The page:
It says that you are smart.

You are courageous and resilient.

You are adventuresome.

You are empathetic and compassionate.

You want to shake things up.

You want to change the world.

Hopefully, this burning desire to change the world will be a lifetime aspiration.  It will be an integral part of your Tulane experience.

Today, you begin a partnership with Tulane University with the goal of developing the Habits of the Mind and Heart to change your world and that of others, and to become global citizens ready to take on the mantle of leadership in your chosen career and in the wider community.

Habits of the Mind are developed by partaking in the extraordinary intellectual activities of the university both in and out of the classroom.   Education is a gift, and it is your responsibility and obligation to take learning seriously and completely.  Do not waste this opportunity.  

Learning is not about just getting good grades. It is about stretching and challenging your mind, experiencing the diversity of intellectual opportunities provided on campus and in the community, and applying yourself to the fullest.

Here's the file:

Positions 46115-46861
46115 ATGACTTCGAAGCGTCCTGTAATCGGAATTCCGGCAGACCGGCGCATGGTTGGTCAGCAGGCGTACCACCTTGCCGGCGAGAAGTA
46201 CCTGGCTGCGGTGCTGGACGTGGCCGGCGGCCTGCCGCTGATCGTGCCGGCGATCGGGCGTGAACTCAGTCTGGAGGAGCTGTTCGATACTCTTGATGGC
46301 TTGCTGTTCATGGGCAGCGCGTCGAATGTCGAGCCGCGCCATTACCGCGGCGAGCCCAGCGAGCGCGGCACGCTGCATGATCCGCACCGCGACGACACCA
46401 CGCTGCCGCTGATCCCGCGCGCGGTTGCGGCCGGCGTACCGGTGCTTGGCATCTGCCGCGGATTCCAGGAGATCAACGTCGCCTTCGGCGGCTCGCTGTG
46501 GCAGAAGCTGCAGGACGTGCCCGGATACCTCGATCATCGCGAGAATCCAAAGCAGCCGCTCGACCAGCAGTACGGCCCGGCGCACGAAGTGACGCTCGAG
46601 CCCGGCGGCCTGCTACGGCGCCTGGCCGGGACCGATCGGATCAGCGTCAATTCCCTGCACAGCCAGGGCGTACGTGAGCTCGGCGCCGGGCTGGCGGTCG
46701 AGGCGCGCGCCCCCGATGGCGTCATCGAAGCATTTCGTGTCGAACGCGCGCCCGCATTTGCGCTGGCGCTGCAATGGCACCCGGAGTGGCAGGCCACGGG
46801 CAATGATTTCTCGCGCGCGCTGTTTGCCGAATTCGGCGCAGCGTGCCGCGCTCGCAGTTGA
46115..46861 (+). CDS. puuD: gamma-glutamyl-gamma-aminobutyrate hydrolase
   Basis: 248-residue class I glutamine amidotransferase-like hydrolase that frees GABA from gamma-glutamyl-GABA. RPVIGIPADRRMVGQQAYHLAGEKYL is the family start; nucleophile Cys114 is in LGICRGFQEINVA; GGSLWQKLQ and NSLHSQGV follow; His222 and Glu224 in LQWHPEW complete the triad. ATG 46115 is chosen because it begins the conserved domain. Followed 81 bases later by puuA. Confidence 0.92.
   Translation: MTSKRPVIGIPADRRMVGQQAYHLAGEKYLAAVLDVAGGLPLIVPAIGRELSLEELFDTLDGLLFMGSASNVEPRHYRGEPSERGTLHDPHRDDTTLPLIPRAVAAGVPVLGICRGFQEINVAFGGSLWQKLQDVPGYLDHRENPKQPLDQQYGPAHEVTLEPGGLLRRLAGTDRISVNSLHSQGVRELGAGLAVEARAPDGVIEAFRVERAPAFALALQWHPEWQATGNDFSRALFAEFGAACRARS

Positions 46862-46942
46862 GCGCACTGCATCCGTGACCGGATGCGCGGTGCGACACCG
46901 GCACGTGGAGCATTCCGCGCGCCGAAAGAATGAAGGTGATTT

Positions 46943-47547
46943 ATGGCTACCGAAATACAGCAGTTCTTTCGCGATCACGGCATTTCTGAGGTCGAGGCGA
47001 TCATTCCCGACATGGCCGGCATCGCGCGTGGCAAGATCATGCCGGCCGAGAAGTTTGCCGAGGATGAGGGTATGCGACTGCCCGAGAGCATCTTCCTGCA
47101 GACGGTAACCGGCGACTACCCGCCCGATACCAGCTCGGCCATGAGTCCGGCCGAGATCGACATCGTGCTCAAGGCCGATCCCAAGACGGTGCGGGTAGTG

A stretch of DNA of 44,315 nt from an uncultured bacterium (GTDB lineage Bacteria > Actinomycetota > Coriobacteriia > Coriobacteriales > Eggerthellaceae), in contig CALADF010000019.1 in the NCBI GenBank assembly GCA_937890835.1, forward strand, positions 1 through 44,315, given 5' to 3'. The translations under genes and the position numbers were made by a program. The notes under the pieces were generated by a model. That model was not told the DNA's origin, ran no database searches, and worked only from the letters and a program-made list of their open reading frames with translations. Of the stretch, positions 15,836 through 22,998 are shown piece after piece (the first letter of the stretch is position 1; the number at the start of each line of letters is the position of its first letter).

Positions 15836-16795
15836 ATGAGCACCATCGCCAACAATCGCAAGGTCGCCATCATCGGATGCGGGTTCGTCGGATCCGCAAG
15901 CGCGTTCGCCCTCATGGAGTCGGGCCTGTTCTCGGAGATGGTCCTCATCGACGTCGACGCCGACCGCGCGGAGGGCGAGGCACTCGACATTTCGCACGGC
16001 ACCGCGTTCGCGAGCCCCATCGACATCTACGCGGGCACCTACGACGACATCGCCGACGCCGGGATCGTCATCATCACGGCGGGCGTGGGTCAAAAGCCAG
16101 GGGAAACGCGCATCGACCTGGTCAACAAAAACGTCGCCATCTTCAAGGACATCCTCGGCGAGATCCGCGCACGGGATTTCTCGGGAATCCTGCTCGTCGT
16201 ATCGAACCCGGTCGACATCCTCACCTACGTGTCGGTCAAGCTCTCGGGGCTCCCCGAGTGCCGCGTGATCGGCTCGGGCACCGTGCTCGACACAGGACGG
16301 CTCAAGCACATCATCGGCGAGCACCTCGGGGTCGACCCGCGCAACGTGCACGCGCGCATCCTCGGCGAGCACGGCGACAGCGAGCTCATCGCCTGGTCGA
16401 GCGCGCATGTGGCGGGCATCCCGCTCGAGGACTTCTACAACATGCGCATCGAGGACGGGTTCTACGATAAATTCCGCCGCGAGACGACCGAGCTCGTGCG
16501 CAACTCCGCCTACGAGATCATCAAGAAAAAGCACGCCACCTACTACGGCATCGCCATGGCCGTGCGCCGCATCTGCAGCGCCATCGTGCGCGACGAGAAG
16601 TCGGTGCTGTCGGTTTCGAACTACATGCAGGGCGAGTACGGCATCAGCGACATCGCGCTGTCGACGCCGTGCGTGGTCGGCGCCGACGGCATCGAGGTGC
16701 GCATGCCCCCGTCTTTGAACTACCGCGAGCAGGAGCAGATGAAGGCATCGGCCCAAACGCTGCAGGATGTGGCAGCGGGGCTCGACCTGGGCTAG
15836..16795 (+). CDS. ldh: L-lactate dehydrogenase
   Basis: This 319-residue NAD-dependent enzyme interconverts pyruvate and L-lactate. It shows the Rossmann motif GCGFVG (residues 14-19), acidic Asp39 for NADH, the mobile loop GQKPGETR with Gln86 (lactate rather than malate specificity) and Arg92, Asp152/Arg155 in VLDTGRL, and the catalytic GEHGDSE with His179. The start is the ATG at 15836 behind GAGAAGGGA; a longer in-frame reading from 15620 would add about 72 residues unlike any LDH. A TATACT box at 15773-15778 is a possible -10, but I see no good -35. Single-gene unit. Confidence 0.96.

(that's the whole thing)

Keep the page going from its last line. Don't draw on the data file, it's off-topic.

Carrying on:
Regardless of your academic interests, I urge you to take courses in other fields, attend campus lectures, read widely, and constantly seek knowledge wherever it can be found. It is knowledge that will allow you to succeed and make the world a better place. Be inquisitive, ask questions, and intellectually challenge yourself and your friends beyond your own comfort zones.

Habits of the Heart are developed through your interactions with others, giving of yourself and spending your time out of the classroom wisely and responsibly. These habits include wisdom, integrity, social consciousness, judgment and perspective which, when combined with knowledge, will assist you in making a difference in the world.  It is these attributes that will also make you an effective leader and a success at whatever you endeavor.

The most effective leaders are those with a both a strong mind and heart.  Those that can be the most dangerous often have a strong mind and no heart. Of course, those with a good heart and weak mind should be loved while those with a weak mind and heart should not be encouraged to run for public office, regardless of party affiliation.